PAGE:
Despite the element of chance and the resulting large fluctuations in value that characterize a random Fibonacci sequence, the absolute values of the numbers, on average, increase at a well-defined exponential rate.
It's not obvious that this should happen, Viswanath observes. Random Fibonacci sequences might have leveled off to a constant absolute value because of the subtractions, for example, but they actually escalate exponentially.
Providing a rigorous proof of the result was a tricky business. To get the answer he required, Viswanath had to delve into several different areas of mathematics, including the intricacies of geometric forms known as fractals, and finish with a computer calculation.
Viswanath's achievement "showed persistence and imagination of a very high order," Trefethen remarks.
Now, Devlin adds, "mathematics has a new constant." No one has yet identified any link between this particular number and other known constants, such as the golden ratio.
Surprisingly, Viswanath's constant provides one answer to a mathematical puzzle that arose several decades ago from the work of Hillel Furstenberg, now at Hebrew University in Jerusalem, and Harry Kesten of Cornell University.
In a different mathematical context involving so-called random matrix multiplication, Furstenberg and Kesten had proved that in number sequences generated by certain types of processes having an element of randomness, the value of the nth term of the sequence gets closer to the nth power of some fixed number. However, they provided no hint of what that fixed number might be for any particular sequence.
Because random Fibonacci sequences fit into this category of sequences, Viswanath's new constant represents an accessible example of these fixed numbers.
"It is a beautiful result with a variety of interesting aspects," Trefethen says. It's a nice illustration, for example, of how a random process can lead to a deterministic result when the numbers involved get very large.
Moreover, although Viswanath's result by itself has no obvious applications, it serves as an introduction to the sophisticated type of mathematics developed by Furstenberg, Kesten, and others. That mathematical machinery has proved valuable in accounting for properties of disordered materials, particularly how repeated random movements can lead to orderly behavior, Devlin says.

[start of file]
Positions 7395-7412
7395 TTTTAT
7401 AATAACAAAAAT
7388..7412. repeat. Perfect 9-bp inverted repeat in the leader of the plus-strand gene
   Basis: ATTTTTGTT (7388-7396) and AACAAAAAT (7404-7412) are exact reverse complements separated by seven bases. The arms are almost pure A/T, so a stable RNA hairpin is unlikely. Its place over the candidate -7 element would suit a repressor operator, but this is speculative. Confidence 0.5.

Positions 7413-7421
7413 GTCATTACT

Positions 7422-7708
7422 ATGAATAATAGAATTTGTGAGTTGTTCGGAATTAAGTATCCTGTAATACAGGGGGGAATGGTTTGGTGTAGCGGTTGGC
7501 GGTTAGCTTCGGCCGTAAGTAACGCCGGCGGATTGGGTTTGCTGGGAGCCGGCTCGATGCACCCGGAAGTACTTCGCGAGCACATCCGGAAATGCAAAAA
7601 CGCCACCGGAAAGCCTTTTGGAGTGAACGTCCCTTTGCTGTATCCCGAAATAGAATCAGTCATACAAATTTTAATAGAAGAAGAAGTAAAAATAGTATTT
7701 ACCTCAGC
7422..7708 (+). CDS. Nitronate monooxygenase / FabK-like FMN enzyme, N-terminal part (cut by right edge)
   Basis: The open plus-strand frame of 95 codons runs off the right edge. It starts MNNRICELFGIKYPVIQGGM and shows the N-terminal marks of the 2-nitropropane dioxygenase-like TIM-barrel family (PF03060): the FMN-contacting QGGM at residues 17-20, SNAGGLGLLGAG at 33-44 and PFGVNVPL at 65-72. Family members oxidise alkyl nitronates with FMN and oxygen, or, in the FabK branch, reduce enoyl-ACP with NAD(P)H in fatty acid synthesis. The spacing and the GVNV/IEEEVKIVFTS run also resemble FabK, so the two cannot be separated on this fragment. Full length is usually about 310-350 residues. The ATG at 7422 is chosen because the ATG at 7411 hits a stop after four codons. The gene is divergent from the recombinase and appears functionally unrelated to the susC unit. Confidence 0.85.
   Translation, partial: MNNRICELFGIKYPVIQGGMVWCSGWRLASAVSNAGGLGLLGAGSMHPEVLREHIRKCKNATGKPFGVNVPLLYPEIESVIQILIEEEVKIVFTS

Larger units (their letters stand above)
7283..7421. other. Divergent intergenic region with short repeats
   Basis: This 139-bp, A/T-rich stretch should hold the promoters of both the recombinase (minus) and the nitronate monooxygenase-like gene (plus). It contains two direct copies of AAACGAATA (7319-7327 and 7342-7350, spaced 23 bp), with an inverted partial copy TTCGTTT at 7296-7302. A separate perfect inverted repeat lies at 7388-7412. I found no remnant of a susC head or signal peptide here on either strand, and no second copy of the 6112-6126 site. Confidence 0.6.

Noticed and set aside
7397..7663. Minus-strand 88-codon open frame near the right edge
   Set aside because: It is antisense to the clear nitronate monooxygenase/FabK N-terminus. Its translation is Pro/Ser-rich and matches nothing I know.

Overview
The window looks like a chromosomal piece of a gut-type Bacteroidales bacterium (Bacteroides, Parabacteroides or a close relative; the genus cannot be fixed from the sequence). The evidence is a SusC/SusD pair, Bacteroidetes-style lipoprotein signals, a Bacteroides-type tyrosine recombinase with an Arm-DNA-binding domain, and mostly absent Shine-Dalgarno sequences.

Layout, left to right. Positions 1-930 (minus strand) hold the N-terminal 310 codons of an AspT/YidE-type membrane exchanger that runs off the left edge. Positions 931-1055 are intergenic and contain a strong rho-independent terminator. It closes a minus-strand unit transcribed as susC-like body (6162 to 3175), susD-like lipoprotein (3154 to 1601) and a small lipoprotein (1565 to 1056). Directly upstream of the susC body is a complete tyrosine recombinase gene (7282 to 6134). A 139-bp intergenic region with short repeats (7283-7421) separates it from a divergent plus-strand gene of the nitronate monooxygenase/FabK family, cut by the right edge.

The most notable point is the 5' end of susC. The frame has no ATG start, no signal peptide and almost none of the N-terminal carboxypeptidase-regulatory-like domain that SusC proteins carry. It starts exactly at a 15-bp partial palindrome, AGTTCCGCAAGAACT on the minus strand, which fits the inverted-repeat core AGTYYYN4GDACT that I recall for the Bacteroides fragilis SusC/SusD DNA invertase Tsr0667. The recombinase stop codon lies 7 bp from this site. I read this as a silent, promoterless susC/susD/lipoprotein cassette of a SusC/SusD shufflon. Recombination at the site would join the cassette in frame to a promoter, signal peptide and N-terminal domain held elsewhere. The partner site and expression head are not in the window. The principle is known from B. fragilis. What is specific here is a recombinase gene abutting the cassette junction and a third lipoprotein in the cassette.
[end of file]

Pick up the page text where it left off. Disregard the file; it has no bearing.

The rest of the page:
Such mathematics underlies explanations of why glass is transparent and how an electric current can still pass in an orderly fashion through a semiconductor laced with randomly positioned impurities.
Viswanath's original work was done at Cornell University, under Trefethen's supervision. Trefethen and Oxford's Mark Embree have recently studied slightly modified versions of the random Fibonacci sequence. If, for example, one combines the last known term with half the previous term, adding or subtracting according to the toss of a coin, the sequence's numbers decrease at a certain rate, displaying exponential decay.
By using fractions other than one-half, it's possible to find fractions for which one gets exponential decay, exponential growth, or merely equilibrium. "All this quickly gets under your skin when you start trying it on the computer," Trefethen says, adding that it becomes an addictive pastime.
There's still plenty of room for mathematical exploration and experimentation in a problem that began centuries ago as a decidedly unrealistic model of a population of rabbits.
From Science News, Vol. 155, No. 24, June 12, 1999, p. 376. Copyright © 1999, Science Service.
Copyright © 1999 Science Service